On Friday, the Senate disagreed with the National Assembly and voted to separate the elections from the census.
According to the 2006 constitution, both houses of Parliament must now set up a joint committee to reach consensus on the electoral law.
If consensus is not reached, the Assembly has the final word, according to Article 135 of the constitution.
Also on Friday, the team of International Envoys for the Great Lakes Region of Africa expressed their deep concern about recent violence in the Democratic Republic of the Congo (DRC), where more than 13 people have reportedly been killed and more than 30 injured in the context of several days of anti-Government demonstrations in the capital Kinshasa, and Goma in the eastern part of the country.
The protests, which began on 19 January against the passing of an electoral bill in the lower house of the legislature, had also resulted in the detention of more than 300 individuals across the Democratic Republic of the Congo including prominent members of the opposition and civil society representatives,” Mr. Colville said.
“The electoral bill is now before the Senate and there are fears that its passage may escalate the situation and result in more violence,” he warned.
The team of envoys called on the DRC Government to exercise restraint, condemned any use of force against peaceful, unarmed demonstrators and arbitrary arrests, and noted that all citizens, including demonstrators and their leaders, have a responsibility to pursue political objectives by non-violent means in conformity with relevant national laws.
They also encouraged the Government, the opposition, as well as civil society to avail themselves of the good offices of the UN in facilitating an inclusive and transparent dialogue between all stakeholders as per provisions of relevant Security Council resolutions.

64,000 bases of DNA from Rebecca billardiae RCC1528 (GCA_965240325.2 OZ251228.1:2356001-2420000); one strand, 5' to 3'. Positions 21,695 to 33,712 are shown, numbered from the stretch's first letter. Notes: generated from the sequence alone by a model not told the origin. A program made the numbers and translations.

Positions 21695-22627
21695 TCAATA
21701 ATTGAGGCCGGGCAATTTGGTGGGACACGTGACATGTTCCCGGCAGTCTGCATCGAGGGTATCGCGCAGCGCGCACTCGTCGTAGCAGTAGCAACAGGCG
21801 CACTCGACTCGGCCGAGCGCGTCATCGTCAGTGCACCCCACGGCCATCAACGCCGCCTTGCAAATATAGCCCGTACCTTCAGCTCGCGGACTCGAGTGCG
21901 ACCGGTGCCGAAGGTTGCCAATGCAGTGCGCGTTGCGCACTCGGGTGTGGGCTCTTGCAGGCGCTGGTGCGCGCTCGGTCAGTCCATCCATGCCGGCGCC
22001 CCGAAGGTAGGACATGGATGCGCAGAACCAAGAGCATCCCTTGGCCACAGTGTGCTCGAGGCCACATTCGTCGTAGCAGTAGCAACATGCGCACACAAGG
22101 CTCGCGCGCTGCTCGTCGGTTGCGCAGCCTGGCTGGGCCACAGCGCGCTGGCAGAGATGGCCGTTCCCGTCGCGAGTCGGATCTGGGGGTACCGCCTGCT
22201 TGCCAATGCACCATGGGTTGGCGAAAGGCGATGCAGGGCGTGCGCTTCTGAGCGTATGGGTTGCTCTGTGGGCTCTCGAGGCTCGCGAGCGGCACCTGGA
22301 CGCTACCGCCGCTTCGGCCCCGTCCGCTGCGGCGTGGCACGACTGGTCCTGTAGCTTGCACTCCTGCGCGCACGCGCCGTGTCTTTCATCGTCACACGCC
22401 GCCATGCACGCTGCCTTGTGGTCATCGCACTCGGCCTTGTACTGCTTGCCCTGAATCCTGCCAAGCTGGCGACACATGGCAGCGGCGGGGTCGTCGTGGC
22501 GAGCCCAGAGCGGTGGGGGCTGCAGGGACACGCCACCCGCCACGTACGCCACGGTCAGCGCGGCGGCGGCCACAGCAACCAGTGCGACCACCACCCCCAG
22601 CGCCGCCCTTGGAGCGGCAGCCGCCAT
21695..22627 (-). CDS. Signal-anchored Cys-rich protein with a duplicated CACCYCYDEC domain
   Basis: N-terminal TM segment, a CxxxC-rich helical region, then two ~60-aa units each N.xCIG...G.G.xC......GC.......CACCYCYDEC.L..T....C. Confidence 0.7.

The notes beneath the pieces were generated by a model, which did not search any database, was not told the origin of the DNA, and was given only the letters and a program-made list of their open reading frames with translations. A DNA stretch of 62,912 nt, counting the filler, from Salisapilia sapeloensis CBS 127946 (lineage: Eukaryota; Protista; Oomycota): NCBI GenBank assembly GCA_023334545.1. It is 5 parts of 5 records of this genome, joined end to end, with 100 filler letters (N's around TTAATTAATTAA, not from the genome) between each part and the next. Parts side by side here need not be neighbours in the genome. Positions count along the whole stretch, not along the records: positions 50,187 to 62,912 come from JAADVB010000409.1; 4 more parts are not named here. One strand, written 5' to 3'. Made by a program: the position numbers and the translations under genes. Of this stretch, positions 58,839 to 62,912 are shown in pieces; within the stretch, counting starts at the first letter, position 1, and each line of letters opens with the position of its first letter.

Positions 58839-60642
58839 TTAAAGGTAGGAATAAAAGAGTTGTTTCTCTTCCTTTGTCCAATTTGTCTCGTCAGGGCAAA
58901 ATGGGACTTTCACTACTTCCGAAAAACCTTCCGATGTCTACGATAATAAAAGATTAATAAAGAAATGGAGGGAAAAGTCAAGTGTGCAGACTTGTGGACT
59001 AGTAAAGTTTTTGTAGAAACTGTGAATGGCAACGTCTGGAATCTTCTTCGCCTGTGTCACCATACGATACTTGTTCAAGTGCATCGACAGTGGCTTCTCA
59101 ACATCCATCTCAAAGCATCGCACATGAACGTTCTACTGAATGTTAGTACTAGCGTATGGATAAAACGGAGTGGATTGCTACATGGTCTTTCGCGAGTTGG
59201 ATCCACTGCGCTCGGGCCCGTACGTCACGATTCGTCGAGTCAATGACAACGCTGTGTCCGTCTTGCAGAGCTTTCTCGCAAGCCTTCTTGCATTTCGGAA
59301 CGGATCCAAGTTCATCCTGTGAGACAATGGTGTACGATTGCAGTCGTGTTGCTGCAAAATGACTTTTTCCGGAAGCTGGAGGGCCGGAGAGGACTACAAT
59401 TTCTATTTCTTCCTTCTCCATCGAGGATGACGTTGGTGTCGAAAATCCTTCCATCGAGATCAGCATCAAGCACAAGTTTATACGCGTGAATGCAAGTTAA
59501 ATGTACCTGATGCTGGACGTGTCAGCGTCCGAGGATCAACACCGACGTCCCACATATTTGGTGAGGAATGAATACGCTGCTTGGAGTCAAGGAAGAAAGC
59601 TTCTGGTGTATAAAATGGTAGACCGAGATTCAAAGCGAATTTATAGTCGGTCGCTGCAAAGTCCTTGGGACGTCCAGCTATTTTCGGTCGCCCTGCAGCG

The team of envoys are comprised of: UN Special Envoy for the Great Lakes Said Djinnit; UN Special Representative for the DRC Martin Kobler; African Union Special Representative for the Great Lakes Boubacar Diarra; European Union Senior Coordinator for the Great Lakes Koen Vervaeke; United States’ Special l Envoy for the Great Lakes and the DRC Russell D. Feingold; and Belgium’s Special Envoy for the Great Lakes Frank de Coninck.
The OHCHR also said that State authorities have restricted Internet and mobile text messaging services for more than three days now, not only disrupting communication between individuals but also creating disruption in the conduct of economic activities, like banking.
“We also call on the authorities to promptly release all those who have been detained for exercising their right to peaceful assembly, for expression of their views, for their affiliation with the opposition or for disagreeing with the amendments to the electoral bill,” Mr. Colville said.
“The right to vote in genuine, periodic elections is a fundamental human right enshrined in the Universal Declaration on Human Rights and International Covenant on Civil and Political rights,” he added.
UN Secretary General Ban Ki-moon yesterday urged maximum restraint on all sides and flagged the readiness of his Special Representative in the DRC, Martin Kobler, to use his good offices to help narrow the gap between the main actors involved.
Mr. Kobler later tweeted that “the freedom of opinion is the basic pillar of democracy. It has to be guaranteed while at the same time handled with responsibility.”